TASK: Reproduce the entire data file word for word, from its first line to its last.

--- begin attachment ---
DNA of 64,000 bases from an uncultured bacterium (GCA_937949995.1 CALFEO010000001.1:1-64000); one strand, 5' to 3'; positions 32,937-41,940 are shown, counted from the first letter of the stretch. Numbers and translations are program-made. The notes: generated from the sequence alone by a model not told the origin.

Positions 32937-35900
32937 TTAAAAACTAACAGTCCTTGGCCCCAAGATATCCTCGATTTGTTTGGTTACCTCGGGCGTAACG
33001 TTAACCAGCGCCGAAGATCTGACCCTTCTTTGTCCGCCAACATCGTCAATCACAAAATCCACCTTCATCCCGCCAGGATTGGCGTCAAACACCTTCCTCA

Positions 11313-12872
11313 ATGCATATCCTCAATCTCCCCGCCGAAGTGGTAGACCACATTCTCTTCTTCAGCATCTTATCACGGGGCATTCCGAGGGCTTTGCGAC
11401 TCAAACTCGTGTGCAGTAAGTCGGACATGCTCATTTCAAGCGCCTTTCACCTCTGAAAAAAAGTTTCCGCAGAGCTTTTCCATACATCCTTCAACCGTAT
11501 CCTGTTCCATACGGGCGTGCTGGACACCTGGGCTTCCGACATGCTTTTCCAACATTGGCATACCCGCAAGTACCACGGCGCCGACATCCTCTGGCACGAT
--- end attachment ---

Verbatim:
DNA of 64,000 bases from an uncultured bacterium (GCA_937949995.1 CALFEO010000001.1:1-64000); one strand, 5' to 3'; positions 32,937-41,940 are shown, counted from the first letter of the stretch. Numbers and translations are program-made. The notes: generated from the sequence alone by a model not told the origin.

Positions 32937-35900
32937 TTAAAAACTAACAGTCCTTGGCCCCAAGATATCCTCGATTTGTTTGGTTACCTCGGGCGTAACG
33001 TTAACCAGCGCCGAAGATCTGACCCTTCTTTGTCCGCCAACATCGTCAATCACAAAATCCACCTTCATCCCGCCAGGATTGGCGTCAAACACCTTCCTCA

Positions 11313-12872
11313 ATGCATATCCTCAATCTCCCCGCCGAAGTGGTAGACCACATTCTCTTCTTCAGCATCTTATCACGGGGCATTCCGAGGGCTTTGCGAC
11401 TCAAACTCGTGTGCAGTAAGTCGGACATGCTCATTTCAAGCGCCTTTCACCTCTGAAAAAAAGTTTCCGCAGAGCTTTTCCATACATCCTTCAACCGTAT
11501 CCTGTTCCATACGGGCGTGCTGGACACCTGGGCTTCCGACATGCTTTTCCAACATTGGCATACCCGCAAGTACCACGGCGCCGACATCCTCTGGCACGAT